Landlords win €150,000 after Constitutional court reduced compensation

The European Court of Human Rights in Strasbourg has awarded the owners of a Sliema house over €150,000 in compensation from the Maltese State

The European Court of Human Rights
The European Court of Human Rights

The European Court of Human Rights in Strasbourg has awarded the owners of a Sliema house over €150,000 in compensation from the Maltese State, after a constitutional court reduced the original damages they were granted.

Siblings Ian Ellis and Elizabeth Scilio had challenged the Maltese rental ordinance that prevented them from increasing the rent on a house they had forcibly leased to their tenants after the property had been requisitioned by the State.

The Sliema property was requisitioned in 1957 by the State in favour of a third party, for an annual lease of £61. In 1958 the property was derequisitioned and remained in the tenant’s possession under title of lease. In 1980, the two parties agreed to fix the annual rent at Lm100 (€233).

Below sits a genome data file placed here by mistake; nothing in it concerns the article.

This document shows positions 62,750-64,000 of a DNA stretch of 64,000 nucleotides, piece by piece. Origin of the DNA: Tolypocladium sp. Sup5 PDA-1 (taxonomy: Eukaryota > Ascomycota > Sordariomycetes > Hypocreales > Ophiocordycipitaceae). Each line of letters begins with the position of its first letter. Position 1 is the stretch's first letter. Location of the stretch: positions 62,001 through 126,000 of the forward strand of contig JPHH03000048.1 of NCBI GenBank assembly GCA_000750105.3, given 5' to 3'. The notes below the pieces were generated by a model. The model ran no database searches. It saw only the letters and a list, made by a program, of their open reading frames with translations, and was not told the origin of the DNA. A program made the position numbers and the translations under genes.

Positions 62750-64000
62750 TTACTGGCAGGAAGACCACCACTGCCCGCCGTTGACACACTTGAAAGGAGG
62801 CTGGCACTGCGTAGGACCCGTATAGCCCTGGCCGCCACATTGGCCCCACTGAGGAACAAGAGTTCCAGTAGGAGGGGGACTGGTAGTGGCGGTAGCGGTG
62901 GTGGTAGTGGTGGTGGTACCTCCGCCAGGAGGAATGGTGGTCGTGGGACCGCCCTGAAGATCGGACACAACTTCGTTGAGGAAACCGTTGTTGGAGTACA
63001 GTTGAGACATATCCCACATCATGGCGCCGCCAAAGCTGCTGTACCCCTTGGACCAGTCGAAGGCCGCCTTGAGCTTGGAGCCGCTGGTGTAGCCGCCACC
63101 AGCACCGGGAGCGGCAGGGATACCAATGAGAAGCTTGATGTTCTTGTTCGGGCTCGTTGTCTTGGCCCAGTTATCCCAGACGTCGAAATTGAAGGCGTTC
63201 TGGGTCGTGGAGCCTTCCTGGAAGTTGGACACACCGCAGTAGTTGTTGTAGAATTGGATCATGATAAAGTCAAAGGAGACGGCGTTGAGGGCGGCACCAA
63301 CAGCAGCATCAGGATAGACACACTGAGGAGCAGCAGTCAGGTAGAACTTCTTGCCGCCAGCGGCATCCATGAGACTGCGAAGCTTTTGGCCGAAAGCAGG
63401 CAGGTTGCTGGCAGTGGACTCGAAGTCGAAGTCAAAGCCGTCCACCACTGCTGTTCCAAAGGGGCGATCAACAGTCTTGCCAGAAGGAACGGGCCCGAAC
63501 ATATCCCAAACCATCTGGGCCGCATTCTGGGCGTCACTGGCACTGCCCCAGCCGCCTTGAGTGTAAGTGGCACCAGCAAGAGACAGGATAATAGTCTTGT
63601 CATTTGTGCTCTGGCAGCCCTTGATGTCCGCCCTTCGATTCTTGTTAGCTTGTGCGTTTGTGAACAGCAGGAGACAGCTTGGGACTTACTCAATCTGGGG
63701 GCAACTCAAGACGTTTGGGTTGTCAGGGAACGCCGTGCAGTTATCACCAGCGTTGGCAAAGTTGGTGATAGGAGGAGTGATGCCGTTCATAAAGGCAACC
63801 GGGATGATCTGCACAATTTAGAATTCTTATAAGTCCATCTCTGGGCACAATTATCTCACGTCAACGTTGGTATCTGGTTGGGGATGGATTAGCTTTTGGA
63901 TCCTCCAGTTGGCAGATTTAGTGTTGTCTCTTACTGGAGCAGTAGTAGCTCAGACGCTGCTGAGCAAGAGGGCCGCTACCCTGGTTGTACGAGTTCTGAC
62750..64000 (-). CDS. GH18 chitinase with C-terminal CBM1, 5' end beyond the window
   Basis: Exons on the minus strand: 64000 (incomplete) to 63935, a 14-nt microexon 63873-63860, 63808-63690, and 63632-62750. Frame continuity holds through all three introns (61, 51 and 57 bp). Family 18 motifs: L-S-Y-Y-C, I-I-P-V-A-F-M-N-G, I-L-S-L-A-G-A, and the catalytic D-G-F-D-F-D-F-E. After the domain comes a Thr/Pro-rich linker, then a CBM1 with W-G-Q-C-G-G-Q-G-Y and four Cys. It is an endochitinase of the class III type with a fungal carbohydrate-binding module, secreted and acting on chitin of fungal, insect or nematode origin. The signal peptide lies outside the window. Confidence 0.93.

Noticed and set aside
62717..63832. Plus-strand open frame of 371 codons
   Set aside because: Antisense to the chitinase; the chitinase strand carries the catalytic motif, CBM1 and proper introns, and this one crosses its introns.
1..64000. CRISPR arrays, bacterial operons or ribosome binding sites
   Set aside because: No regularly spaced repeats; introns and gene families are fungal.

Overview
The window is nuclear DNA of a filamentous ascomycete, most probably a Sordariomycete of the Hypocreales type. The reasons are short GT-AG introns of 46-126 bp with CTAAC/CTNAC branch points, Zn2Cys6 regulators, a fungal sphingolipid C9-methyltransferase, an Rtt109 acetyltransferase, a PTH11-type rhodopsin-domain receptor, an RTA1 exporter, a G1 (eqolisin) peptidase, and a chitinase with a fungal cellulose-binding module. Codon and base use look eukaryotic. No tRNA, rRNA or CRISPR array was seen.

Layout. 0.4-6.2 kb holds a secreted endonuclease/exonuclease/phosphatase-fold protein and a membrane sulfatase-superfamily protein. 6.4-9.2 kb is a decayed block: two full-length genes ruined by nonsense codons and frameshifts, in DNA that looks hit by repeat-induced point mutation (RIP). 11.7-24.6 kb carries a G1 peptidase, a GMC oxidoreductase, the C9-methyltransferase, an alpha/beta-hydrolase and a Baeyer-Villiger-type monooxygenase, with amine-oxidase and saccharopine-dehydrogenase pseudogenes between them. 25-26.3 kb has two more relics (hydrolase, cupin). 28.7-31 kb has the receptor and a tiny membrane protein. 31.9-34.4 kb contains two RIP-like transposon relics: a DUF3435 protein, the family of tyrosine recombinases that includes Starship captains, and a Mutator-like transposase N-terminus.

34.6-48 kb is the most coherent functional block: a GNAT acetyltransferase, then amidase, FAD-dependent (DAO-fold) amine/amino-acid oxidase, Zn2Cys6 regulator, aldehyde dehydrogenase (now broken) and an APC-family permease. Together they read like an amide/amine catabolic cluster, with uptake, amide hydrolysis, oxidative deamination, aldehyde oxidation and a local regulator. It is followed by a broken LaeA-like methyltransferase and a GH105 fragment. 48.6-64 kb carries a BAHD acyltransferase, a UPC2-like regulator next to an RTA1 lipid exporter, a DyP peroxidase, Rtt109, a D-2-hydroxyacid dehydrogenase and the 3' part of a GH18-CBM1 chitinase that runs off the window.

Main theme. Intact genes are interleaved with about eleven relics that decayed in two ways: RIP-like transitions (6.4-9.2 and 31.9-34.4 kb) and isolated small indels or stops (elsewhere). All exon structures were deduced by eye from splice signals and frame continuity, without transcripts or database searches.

In Malta, the owners challenged the Reletting Urban Property Ordinance, which obliged them to renew the lease on a yearly basis without a possibility of increasing the rent. In 2015, the Civil Court found a violation of their right to enjoyment of their property and awarded them €20,000 in compensation from the State, but refused their request to evict the tenants.

On appeal in 2016, the Constitutional Court upheld the original decision but reduced compensation to €10,000. Following the constitutional judgment the parties negotiated a new reduced rent on condition that the lease would terminate within 18 months.

On an unspecified date in 2017, the tenants vacated the property. But the applicants complained that that they were still victims of the violation of the right to enjoy their property, given the low amount of compensation awarded.

They noted that the €10,000 was a far cry from the court-appointed expert’s estimate of the house’s annual rental value of €16,800. They also said their father had no choice to consent to the 1957 lease as the property had been requisitioned.

The ECHR ordered that the Maltese government pay Ellis and Scilio €148,000 in pecuniary damages, and €5,000 in legal costs.

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